Detailing the making of the puppets, and audience reactions: http://uk.youtube.com/watch?v=trIFlkJBFhw
At the outbreak of World War One, Joey, young Albert's beloved horse, is sold to the cavalry and shipped to France. he's soon caught up in enemy fire, and fate takes him on an extraordinary odyssey, serving on both sides before finding himself alone in no man's land. But Albert cannot forget Joey and, still not old enough to enlist, he embarks on a treacherous mission to find him and bring him home.
To be fair, there were a number of things about this that I didn’t like. The script was, at times, quite clunky, and allowed the mechanics of the plot to show through. There was a long section in Act 2 where the dialogue was delivered either in a mismash of French and German or in ‘Allo ‘Allo accents, during which I managed to follow the basics of the plot development but missed out on a lot of the finer detail necessary for a complete understanding. Some poor diction during this section didn’t help matters (although I suppose that having a seat right at the back of the stalls perhaps contributed), neither did the very thick Oi Be Drinkin’ Zoider accent affected by Kit Harrington The colour-blind casting policy of the National made for a very jarring and historically completely inaccurate dischord in the appearance of Curtis Flowers as a black WW1 cavalry officer. Bronagh Gallagher’s strange accent, which wandered throughout the British Isles and eventually stuck on Craggy Island was disconcerting, particularly when her character invited another in for “a coup of taay” – all that was missing was “oh, g’wan, g’wan, g’wan”. And there was one awful moment for the entire audience (admittedly unpreventable) when an apologetic Stage Manager scuttled onto the stage and announced that there had been a technical problem and that there would be a halt in the performance until such time as it could be fixed - you could feel the tension level rise close to breaking point as everyone sat there in agonised expectation.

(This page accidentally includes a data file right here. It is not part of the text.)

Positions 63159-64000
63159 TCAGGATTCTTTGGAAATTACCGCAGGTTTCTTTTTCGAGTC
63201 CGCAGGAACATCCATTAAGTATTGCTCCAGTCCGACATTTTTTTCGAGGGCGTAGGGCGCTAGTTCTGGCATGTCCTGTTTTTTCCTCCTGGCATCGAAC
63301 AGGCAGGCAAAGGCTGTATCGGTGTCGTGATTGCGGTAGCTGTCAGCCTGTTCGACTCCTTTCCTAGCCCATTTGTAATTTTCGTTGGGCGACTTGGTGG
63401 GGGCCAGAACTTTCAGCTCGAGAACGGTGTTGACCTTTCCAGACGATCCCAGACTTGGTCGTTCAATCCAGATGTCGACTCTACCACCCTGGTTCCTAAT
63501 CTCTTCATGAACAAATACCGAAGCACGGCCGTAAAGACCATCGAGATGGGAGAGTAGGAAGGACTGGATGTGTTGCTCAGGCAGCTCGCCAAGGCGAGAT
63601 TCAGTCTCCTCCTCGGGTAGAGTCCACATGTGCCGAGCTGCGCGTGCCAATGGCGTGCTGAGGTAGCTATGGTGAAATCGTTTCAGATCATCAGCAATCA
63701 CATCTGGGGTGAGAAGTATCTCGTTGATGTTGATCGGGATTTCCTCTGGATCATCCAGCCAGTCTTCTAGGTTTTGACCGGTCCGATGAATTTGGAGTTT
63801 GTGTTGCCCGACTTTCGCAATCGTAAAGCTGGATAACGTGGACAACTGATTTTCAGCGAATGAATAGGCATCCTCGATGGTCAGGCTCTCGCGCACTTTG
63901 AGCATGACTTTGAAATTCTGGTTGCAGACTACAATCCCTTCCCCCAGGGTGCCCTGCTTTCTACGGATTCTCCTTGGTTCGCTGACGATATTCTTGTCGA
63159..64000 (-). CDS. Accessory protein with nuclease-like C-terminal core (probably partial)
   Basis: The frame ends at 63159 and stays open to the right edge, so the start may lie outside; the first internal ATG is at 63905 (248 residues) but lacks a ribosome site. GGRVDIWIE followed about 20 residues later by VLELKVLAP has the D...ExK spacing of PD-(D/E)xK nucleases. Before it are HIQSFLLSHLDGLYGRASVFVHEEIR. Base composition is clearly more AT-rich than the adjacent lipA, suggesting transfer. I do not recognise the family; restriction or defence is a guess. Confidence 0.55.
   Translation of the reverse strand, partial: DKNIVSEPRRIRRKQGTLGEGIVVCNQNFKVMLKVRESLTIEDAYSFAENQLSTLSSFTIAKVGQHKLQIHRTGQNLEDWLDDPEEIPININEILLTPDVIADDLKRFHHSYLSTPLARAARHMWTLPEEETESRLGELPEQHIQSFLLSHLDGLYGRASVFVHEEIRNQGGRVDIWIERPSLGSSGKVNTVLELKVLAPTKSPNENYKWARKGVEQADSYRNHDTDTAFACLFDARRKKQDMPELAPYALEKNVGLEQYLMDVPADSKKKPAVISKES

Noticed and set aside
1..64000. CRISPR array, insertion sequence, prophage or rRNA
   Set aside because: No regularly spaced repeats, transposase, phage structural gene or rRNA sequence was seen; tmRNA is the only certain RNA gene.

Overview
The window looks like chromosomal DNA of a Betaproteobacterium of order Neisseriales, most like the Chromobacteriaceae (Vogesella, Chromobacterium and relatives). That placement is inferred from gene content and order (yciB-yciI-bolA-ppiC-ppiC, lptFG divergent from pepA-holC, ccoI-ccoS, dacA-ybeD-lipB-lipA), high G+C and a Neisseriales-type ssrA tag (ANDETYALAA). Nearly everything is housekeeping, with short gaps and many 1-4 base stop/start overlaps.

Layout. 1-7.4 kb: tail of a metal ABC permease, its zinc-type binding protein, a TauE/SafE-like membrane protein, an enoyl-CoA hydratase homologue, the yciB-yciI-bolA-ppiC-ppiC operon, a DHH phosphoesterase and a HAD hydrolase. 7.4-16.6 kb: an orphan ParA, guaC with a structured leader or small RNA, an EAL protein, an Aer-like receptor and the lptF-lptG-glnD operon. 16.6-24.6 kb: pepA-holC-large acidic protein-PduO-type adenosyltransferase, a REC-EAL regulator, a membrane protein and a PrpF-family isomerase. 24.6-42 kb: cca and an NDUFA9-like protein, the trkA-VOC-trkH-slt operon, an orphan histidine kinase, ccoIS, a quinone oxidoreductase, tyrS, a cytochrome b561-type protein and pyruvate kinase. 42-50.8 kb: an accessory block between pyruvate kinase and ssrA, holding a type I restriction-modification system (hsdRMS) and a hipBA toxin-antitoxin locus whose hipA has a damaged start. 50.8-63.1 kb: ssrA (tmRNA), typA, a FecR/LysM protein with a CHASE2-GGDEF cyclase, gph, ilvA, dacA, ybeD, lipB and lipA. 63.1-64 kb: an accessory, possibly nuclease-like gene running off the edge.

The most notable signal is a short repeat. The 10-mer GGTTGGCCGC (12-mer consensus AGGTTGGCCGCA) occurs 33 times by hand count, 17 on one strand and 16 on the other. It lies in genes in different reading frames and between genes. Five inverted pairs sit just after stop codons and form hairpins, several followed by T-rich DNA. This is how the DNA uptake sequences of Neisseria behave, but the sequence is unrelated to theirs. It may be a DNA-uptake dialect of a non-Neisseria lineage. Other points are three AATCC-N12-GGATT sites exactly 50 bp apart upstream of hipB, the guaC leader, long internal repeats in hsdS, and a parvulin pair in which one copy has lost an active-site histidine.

The stars of the show, undoubtedly, had either webbed feet or hooves, and deservedly took the audience by storm. Its practically impossible to describe with any accuracy how these were portrayed on stage – “puppets” just isn’t the right word, neither is “machines”. The Goose, for instance, was of the push-along variety with its feet portrayed as spokes on a small wheel underneath it, yet was so realistically operated/animated/controlled that it seemed like a living, breathing thing, embued with life and a character all its own. Its constant attempts to get through the farmhouse door were a running theme of the plot, and putting the man operating it in a woolly bobble hat was a stroke of genius – somehow this made the characterisation even sharper. Deservedly, The Goose got a round of applause to itself. It sounds daft to applaud structures of wood and metal, operated by humans, but the audience went completely wild when the “horses” took their bows. So skilfully had these been designed and operated, that from the very first appearance of Joey as a gangling foal, all spindle legs and awkward gait, that I found myself increasingly unaware (decreasingly aware?) of the humans operating the horses and only able to see them as living, breathing and indeed sentient creatures, each with their own character. It really is quite impossible for words to describe the effect that these wood and metal structures had on me and how, knowing they were only puppets, they had me sitting on the edge of my seat and willing the story on towards a happy ending.
Beg, lie, cheat or steal to get a ticket to see this show. And for god's sake take a handkerchief.